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Lily Chen

Berkeley, CA   

Lily Chen (b. 1985), born in Hualien, Taiwan, is a composer exploring timbral materials with subtle theatrical potentials in both acoustic and electronic music, which shape evocative atmospheres that point towards poetic commentary on her observations on literary, emotional, or social aspects of the contemporary condition. She is currently a PhD candidate in music composition at the University of California, Berkeley, where she is studying with Ken Ueno, Edmund Campion, Franck Bedrossian, and Cindy Cox. She got her bachelor’s and master’s degrees at Taipei National University of the Arts in Taiwan, under the instruction of Chung-Kun Hung.

Since 2005, Lily has received several prizes, including 1st Prize of Asian Composers League Young Composers Award, !BAMM! Student Composers Competition, 1st and 2nd Prizes of Nicola de Lorenzo Prize in Music Composition (UC Berkeley), and some other prizes in Taiwan. Her music has also been performed at several international festivals in Taiwan, Korea, Israel, and throughout the United States, including June in Buffalo, Mise-en Music Festival, International Computer Music Conference, SEAMUS National Conference, New York City Electroacoustic Music Festival, Midwest Graduate Music Consortium, and Asian Composers League Conference and Festival. Lily has also collaborated with several ensembles and orchestras, such as Eco Ensemble, Mivos Quartet, Splinter Reeds, Ensemble Pamplemousse, Ensemble Mise-en, Ensemble Exceptet, National Taiwan Symphony Orchestra, Taipei Symphony Orchestra, and Little Giant Chinese Chamber Orchestra. She recently had a 10-month composition residency in Paris as the recipient of the George Ladd Prix de Paris in 2015-16.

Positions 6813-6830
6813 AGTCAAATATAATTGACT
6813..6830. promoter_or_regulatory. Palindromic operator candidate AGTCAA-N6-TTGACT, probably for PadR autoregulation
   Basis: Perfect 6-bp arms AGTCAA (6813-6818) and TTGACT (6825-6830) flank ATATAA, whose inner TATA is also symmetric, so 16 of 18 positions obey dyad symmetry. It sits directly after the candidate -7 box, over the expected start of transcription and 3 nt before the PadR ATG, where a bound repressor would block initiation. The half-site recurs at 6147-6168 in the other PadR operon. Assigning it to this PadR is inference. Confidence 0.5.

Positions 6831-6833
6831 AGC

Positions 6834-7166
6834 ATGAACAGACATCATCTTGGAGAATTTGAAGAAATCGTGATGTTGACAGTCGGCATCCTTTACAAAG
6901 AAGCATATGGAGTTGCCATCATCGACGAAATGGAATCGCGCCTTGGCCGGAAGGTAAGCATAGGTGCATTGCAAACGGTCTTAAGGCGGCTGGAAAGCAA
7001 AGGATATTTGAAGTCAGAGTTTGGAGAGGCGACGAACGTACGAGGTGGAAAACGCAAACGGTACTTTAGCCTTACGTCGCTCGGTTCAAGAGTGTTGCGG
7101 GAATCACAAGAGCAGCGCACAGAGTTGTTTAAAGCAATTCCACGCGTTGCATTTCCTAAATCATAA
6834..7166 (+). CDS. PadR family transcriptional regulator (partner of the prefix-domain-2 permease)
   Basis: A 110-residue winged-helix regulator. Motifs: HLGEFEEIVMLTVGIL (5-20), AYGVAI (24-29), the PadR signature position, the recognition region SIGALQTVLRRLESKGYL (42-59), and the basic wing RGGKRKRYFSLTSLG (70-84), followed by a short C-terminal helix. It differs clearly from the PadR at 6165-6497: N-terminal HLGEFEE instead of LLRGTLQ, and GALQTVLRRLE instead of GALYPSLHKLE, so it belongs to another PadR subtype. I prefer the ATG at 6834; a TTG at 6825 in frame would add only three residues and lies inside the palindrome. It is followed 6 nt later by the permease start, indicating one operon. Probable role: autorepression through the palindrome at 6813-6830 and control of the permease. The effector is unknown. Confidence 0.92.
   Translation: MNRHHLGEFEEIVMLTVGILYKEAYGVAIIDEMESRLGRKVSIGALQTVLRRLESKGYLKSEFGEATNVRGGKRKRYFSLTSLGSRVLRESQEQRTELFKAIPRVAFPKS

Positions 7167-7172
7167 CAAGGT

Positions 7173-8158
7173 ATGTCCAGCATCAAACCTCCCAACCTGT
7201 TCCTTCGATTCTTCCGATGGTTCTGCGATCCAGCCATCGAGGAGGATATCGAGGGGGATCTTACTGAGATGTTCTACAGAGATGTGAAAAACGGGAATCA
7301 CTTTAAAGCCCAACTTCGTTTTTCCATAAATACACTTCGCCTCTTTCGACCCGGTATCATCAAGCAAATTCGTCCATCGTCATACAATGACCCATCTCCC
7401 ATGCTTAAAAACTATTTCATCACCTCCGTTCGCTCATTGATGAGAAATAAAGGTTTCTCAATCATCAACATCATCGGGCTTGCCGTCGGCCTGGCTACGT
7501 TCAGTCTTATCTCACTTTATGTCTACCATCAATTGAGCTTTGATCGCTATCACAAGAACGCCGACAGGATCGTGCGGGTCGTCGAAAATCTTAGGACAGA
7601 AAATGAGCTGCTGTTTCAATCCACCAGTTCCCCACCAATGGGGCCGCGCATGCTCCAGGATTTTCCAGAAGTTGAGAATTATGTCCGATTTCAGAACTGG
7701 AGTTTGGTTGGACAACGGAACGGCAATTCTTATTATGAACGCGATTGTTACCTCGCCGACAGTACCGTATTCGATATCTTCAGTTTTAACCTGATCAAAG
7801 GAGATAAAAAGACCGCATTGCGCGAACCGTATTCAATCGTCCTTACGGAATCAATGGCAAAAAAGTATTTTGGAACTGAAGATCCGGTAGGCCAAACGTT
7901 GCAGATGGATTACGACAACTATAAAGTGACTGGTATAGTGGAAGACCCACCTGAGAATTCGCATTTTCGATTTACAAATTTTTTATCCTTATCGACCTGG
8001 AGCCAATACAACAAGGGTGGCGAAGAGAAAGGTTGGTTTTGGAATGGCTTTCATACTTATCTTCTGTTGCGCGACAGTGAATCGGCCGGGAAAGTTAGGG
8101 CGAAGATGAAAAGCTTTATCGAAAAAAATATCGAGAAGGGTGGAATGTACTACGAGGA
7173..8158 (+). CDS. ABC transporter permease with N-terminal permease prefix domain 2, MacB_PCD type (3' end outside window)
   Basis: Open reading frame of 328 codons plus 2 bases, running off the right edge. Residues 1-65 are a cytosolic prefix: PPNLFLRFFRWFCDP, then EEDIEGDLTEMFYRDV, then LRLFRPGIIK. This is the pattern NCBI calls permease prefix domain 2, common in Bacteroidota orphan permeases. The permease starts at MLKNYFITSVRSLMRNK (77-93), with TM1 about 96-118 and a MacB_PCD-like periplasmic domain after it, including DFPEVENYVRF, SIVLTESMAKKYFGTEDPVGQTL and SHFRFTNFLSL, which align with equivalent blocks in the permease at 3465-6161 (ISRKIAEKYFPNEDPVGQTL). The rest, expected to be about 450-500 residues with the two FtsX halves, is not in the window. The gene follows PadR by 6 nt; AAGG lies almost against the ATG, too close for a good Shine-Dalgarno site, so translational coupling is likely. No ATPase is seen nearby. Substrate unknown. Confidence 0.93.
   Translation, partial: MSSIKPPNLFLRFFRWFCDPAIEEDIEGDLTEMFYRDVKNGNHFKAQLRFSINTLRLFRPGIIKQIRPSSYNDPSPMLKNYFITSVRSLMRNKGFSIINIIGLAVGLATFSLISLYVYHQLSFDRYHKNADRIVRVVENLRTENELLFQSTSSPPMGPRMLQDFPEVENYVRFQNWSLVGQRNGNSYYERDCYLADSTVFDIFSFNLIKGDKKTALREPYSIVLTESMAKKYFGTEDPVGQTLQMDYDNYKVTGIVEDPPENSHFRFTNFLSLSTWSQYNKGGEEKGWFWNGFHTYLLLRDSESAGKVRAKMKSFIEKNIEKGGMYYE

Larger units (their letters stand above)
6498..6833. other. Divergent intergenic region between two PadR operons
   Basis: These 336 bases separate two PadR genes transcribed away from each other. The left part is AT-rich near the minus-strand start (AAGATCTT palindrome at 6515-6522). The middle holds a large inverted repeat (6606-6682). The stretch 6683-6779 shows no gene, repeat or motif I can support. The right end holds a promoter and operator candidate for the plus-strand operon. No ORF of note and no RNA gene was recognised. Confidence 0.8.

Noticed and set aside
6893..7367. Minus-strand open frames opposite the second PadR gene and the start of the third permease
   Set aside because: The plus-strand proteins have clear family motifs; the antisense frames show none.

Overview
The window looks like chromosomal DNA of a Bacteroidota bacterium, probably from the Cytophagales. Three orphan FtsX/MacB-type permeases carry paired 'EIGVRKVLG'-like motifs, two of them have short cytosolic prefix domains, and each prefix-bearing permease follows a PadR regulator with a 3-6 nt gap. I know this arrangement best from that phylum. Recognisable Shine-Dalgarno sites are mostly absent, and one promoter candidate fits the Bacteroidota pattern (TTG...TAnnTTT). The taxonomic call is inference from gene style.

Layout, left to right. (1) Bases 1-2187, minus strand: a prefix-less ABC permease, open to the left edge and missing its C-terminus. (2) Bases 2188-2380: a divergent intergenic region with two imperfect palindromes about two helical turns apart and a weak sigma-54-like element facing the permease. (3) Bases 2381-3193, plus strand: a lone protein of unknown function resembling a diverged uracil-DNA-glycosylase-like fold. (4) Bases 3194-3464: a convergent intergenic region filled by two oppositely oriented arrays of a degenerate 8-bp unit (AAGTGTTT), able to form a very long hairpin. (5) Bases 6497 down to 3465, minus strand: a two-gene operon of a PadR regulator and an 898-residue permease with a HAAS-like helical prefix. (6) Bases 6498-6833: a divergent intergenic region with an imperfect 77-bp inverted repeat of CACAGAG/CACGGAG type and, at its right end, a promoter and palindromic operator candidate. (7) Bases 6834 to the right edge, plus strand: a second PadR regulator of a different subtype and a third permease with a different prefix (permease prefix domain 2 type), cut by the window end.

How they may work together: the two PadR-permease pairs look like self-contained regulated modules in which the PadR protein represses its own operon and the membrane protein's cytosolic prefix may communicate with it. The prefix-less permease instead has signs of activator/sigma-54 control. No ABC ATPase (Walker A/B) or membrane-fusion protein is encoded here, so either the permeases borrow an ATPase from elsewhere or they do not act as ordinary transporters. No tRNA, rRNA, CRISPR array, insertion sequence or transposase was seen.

Fusing, Refusing, Diffusing: for 9 instruments

The title of the work, “Fusing, Refusing, Diffusing,” reveals the central idea I intend to express in the music. I choose the three words with the same root “fuse” to represent three phases of the timbral orchestration I’d like to explore: to fuse varieties of timbre by finding their similarities, to refuse the unity of the sounds by emphasizing the uniqueness of every single instrument, and to diffuse the hybrid or independent timbre to expand the texture, the idea, and the tension.

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Hypochondriasis: for Chin Solo and Live Electronics

Hypochondriasis is for chin (ancient Chinese 7-string zither) and live electronics. Due to the soft volume of chin, the necessary amplification expands the original sounds, which reminds me of the hypochondriasis, a psychological tendency to worry about having a serious illness. I associate this emotional activity with music, pretending to be a hypochondriac who exaggerates and distorts the sense, thus to find an appropriate role that the electronics plays, to build an intimate relationship between acoustics, amplification, and electronics.

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